The End of Oulipo?

The End of Oulipo? My book (co-authored with Lauren Elkin), published by Zero Books. Available everywhere. Order it from Amazon, or find it in bookstores nationwide. The End of Oulipo

Lady Chatterley’s Brother

Lady Chatterley's Brother. The first ebook in the new TQC Long Essays series, Lady Chatterley's Brothercalled “an exciting new project” by Chad Post of Open Letter and Three Percent. Why can't Nicholson Baker write about sex? And why can Javier Marias? We investigate why porn is a dead end, and why seduction paves the way for the sex writing of the future. Read an excerpt.

Available now from Amazon, Barnes & Noble, and direct from this site:


Translate This Book!

Ever wonder what English is missing? Called "a fascinating Life Perecread" by The New Yorker, Translate This Book! brings together over 40 of the top translators, publishers, and authors to tell us what books need to be published in English. Get it on Kindle.

For low prices on Las Vegas shows visit LasVegas.ShowTickets.com
  • A Little Lumpen NovelitaA Little Lumpen Novelita

    The latest Bolaño, reviewed at M&L. In one of the monologues that make up the long middle section of Roberto... »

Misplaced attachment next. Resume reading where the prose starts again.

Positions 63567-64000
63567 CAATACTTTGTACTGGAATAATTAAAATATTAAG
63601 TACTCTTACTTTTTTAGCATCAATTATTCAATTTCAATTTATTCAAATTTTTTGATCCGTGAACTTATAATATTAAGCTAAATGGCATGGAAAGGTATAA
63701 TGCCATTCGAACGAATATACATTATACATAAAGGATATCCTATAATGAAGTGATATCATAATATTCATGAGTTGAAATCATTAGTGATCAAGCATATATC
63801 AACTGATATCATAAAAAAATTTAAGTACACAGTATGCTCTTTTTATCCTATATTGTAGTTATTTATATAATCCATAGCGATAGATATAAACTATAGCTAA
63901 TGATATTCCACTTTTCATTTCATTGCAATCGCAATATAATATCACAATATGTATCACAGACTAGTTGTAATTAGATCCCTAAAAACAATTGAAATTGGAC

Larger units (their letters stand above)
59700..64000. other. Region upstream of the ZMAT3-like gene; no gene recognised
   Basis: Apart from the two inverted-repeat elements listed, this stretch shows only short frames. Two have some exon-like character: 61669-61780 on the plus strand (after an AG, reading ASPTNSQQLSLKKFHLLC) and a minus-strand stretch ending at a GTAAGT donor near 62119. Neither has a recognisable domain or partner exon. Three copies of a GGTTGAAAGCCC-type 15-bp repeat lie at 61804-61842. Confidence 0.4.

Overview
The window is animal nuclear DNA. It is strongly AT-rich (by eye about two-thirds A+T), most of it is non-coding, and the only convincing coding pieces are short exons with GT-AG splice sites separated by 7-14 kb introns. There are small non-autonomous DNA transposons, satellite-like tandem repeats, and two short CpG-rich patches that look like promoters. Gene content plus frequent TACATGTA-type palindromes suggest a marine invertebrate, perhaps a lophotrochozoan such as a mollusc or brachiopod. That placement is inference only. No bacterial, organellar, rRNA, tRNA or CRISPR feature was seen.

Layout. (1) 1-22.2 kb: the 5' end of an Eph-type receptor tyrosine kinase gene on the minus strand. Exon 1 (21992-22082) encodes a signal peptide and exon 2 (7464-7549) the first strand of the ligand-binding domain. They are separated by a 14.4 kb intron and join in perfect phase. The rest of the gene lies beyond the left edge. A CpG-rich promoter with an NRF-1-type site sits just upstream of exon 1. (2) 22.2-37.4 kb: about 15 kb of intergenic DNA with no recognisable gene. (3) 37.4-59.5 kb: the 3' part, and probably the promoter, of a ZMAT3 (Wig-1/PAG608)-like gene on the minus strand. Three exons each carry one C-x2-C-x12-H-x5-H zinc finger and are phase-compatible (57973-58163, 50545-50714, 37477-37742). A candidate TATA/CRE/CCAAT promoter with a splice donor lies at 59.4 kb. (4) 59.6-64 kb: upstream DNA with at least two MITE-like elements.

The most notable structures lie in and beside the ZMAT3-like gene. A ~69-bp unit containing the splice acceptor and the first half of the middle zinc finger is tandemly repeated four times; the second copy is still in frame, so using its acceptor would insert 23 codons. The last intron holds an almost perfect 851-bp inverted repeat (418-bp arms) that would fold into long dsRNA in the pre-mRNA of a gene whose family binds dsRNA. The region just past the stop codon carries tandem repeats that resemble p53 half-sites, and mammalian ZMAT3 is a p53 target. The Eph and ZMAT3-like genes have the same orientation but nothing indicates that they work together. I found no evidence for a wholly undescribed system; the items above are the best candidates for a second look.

• ePoetryePoetry

    I don't really think poetry written for print works in the electronic format. You can make an argument that there isn't a whole... »
  • Issue 37 of The Quarterly ConversationIssue 37 of The Quarterly Conversation

    Here it is. If you're the kind that doesn't like to just jump into things, full TOC after the... »
  • The Translation BestsellerThe Translation Bestseller

    I wonder if, given the minuscule amount of translated books published each year, but the relative regularity of a bestseller... »
  • Future LibraryFuture Library

    Cool idea. Edouard Levé would have been a fantastic participant. A thousand trees have been planted in Nordmarka,... »
  • Juan Jose SaerJuan Jose Saer

    You all should really be reading Juan Jose Saer (if you're not already). His books have a very particular feel . . . I could... »
  • In the ArchipelagoIn the Archipelago

    Jill Schoolman, interviewed at BOMB. Hope everybody reading this in the Bay Area will come out to the event with Scholastique... »
  • How They ThinkHow They Think

    Okay, I know it's wrong to respond to clickbait, but—the thing that pisses me off about this is that it's somehow a... »
  • FlamethrowersFlamethrowers

    It's kind of amazing that the NYRB published Frederick Seidel's lazy review of The Flamethrowers by Rachel Kushner, one of last... »
  • Elena FerranteElena Ferrante

    A few months ago when Knausgaard fever was sweeping these States, I saw some people promulgating the argument that if a woman... »

You Say

Group Reads

The Tunnel

Fall Read: The Tunnel by William H. Gass

A group read of the book that either "engenders awe and despair" or "[goads] the reader with obscenity and bigotry," or both. Info here. Buy the book here and support this site.

Naked Singularity

Summer Read: A Naked Singularity by Sergio De La Pava

Fans of Gaddis, Pynchon, DeLillo: A group read of the book that went from Xlibris to the University of Chicago Press. Info here. Buy the book here and support this site.

Life Perec

Life A User's Manual by Georges Perec